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Multiple COVID-19 outbreaks reported at Jackson County long-term care facilities – KDRV


Nov 10, 2020

MEDFORD, Ore. — Jackson County Public Health confirmed on Monday that it is investigating multiple coronavirus outbreaks at local long-term care facilities, apparently spurred by increasing spread from private social gatherings — inevitably bringing infection to places where people vulnerable to the virus live.

The agency says that it is currently investigating nine outbreaks at separate facilities. The one specifically identified by officials on Monday was Avamere Three Fountains, where testing has found a total of 54 cases, including eight staff members and 46 residents. One of the recent COVID-19 deaths in Jackson County was an Avamere resident, Jackson County Public Health indicated.

Small social gatherings with family and friends are still the main factor in increased spread, and public health officials say that those gatherings “play a significant role” in the virus reaching long-term care facilities. 

“The increase of outbreaks in long-term care facilities is a serious concern; these are our most vulnerable populations in these facilities. We must think about how our actions outside of work can have serious consequences for other people, especially when it is your job to care for vulnerable populations,” said Dr. Jim Shames, Jackson County Health Officer.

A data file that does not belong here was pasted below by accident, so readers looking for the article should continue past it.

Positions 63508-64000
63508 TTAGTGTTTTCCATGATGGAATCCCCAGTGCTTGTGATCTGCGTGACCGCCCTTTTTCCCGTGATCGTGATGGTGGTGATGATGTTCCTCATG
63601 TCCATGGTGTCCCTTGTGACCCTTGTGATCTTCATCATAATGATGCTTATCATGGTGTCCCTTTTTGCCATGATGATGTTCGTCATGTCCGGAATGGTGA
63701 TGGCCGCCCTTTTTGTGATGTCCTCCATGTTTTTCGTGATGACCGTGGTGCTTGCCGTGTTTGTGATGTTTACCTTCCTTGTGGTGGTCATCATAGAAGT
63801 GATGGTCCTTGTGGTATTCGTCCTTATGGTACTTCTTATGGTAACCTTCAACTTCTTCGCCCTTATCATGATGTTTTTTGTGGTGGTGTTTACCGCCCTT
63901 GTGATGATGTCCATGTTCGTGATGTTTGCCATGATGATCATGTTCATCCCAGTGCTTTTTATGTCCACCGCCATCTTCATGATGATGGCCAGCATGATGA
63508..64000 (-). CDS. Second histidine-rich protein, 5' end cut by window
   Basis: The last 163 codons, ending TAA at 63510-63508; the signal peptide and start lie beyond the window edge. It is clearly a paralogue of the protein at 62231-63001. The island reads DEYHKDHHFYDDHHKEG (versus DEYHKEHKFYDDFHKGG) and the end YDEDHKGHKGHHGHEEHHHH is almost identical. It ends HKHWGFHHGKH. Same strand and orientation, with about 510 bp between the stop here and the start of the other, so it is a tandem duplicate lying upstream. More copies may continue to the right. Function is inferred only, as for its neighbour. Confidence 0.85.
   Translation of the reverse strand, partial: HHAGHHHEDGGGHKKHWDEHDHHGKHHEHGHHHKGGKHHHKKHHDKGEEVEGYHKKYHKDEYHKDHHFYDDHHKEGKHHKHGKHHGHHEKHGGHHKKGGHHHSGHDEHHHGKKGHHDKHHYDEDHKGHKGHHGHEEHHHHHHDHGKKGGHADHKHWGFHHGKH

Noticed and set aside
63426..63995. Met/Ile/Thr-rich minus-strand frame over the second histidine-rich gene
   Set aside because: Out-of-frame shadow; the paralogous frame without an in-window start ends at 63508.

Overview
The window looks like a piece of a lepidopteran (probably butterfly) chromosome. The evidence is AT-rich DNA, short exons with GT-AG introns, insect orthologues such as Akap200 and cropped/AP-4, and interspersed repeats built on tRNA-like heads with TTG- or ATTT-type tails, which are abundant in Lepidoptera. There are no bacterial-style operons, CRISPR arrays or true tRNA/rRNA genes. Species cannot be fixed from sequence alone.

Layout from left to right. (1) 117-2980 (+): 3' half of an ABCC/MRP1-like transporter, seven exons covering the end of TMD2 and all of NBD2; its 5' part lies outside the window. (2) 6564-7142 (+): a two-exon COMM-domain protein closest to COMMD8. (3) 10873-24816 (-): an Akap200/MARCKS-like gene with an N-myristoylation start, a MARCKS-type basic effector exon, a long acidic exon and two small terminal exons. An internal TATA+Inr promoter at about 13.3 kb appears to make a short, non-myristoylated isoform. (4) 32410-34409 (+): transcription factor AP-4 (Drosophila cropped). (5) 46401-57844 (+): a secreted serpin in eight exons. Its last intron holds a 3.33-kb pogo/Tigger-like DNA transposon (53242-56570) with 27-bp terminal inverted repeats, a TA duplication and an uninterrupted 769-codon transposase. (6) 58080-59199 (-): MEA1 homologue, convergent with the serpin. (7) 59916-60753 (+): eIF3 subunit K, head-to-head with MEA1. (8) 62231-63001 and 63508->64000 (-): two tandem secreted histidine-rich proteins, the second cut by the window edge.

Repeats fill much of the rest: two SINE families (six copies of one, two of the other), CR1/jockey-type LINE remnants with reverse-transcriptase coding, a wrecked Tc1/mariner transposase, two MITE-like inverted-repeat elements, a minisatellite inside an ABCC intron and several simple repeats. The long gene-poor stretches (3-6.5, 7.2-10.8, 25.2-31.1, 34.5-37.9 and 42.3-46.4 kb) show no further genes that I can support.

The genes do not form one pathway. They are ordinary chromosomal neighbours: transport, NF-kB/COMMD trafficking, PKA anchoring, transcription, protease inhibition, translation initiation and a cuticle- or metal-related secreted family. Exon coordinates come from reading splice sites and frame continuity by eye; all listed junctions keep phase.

The Avamere investigation began on November 3, and Jackson County Public Health says that Avamere has been cooperating with the agency in its contact tracing efforts.

“Among adults, the risk of severe illness from COVID-19 increases with age,” the agency said. “For example, people in their 50s are at higher risk for severe illness than people in their 40s. Similarly, people in their 60s or 70s are, in general, at higher risk for severe illness than people in their 50s. The greatest risk for severe illness from COVID-19 is among those aged 85 or older. There are also other factors that can increase your risk for severe illness, such as having underlying medical conditions.”

Monday’s report from Jackson County included a somewhat-subdued, but still high, count of 41 new cases, bringing the county total since the beginning of the pandemic to 2,382. At least 548 cases are still considered active infections, and hospitalizations are up to 156 since March.

Governor Kate Brown announced a two-week “pause” in five Oregon counties on Friday, Jackson County among them, in an attempt to curb surging spread of the virus without taking the more drastic step of rolling back reopening phases. That pause includes the following measures beginning Wednesday:

  • Urging all businesses to mandate work from home to the greatest extent possible.
  • Pausing long-term care facility visits that take place indoors to protect staff and residents.
  • Reducing maximum restaurant capacity to 50 people (including customers and staff) for indoor dining, with a maximum party size of six. Continuing to encourage outdoor dining and take out.
  • Reducing the maximum capacity of other indoor activities to 50 people (includes gyms, fitness organizations/studios, bowling alleys, ice rinks, indoor sports, pools, and museums).
  • Limiting social gatherings to your household, or no more than six people if the gathering includes those from outside your household, reducing the frequency of those social gatherings (significantly in a two-week period), and keeping the same six people in your social gathering circle.

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